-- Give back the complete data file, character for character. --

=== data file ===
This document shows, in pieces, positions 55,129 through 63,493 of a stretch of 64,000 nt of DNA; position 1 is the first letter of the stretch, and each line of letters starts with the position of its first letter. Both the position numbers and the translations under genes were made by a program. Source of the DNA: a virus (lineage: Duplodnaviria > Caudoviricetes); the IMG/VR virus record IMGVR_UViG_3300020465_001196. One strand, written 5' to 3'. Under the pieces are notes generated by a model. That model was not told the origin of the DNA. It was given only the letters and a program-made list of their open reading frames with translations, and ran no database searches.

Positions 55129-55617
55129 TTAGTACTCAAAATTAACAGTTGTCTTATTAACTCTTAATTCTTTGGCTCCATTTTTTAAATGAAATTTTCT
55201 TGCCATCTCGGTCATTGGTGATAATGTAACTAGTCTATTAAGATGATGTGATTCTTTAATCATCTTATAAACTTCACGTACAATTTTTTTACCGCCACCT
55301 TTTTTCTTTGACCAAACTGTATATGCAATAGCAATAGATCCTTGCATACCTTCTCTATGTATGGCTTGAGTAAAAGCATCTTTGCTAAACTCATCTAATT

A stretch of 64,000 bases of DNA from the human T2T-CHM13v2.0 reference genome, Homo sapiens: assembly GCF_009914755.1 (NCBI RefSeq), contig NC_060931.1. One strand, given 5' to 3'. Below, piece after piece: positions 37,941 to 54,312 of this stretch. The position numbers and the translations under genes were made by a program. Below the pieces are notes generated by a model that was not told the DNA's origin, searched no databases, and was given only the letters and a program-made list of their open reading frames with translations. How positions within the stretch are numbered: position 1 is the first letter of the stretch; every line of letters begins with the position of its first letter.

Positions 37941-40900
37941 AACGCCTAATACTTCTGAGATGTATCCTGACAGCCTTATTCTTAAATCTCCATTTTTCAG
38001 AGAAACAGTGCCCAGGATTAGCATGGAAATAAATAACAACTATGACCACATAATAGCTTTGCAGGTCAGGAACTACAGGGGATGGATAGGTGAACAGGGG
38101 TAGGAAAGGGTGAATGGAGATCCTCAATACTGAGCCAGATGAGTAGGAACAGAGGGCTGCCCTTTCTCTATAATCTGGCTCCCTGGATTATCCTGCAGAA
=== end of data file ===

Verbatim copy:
This document shows, in pieces, positions 55,129 through 63,493 of a stretch of 64,000 nt of DNA; position 1 is the first letter of the stretch, and each line of letters starts with the position of its first letter. Both the position numbers and the translations under genes were made by a program. Source of the DNA: a virus (lineage: Duplodnaviria > Caudoviricetes); the IMG/VR virus record IMGVR_UViG_3300020465_001196. One strand, written 5' to 3'. Under the pieces are notes generated by a model. That model was not told the origin of the DNA. It was given only the letters and a program-made list of their open reading frames with translations, and ran no database searches.

Positions 55129-55617
55129 TTAGTACTCAAAATTAACAGTTGTCTTATTAACTCTTAATTCTTTGGCTCCATTTTTTAAATGAAATTTTCT
55201 TGCCATCTCGGTCATTGGTGATAATGTAACTAGTCTATTAAGATGATGTGATTCTTTAATCATCTTATAAACTTCACGTACAATTTTTTTACCGCCACCT
55301 TTTTTCTTTGACCAAACTGTATATGCAATAGCAATAGATCCTTGCATACCTTCTCTATGTATGGCTTGAGTAAAAGCATCTTTGCTAAACTCATCTAATT

A stretch of 64,000 bases of DNA from the human T2T-CHM13v2.0 reference genome, Homo sapiens: assembly GCF_009914755.1 (NCBI RefSeq), contig NC_060931.1. One strand, given 5' to 3'. Below, piece after piece: positions 37,941 to 54,312 of this stretch. The position numbers and the translations under genes were made by a program. Below the pieces are notes generated by a model that was not told the DNA's origin, searched no databases, and was given only the letters and a program-made list of their open reading frames with translations. How positions within the stretch are numbered: position 1 is the first letter of the stretch; every line of letters begins with the position of its first letter.

Positions 37941-40900
37941 AACGCCTAATACTTCTGAGATGTATCCTGACAGCCTTATTCTTAAATCTCCATTTTTCAG
38001 AGAAACAGTGCCCAGGATTAGCATGGAAATAAATAACAACTATGACCACATAATAGCTTTGCAGGTCAGGAACTACAGGGGATGGATAGGTGAACAGGGG
38101 TAGGAAAGGGTGAATGGAGATCCTCAATACTGAGCCAGATGAGTAGGAACAGAGGGCTGCCCTTTCTCTATAATCTGGCTCCCTGGATTATCCTGCAGAA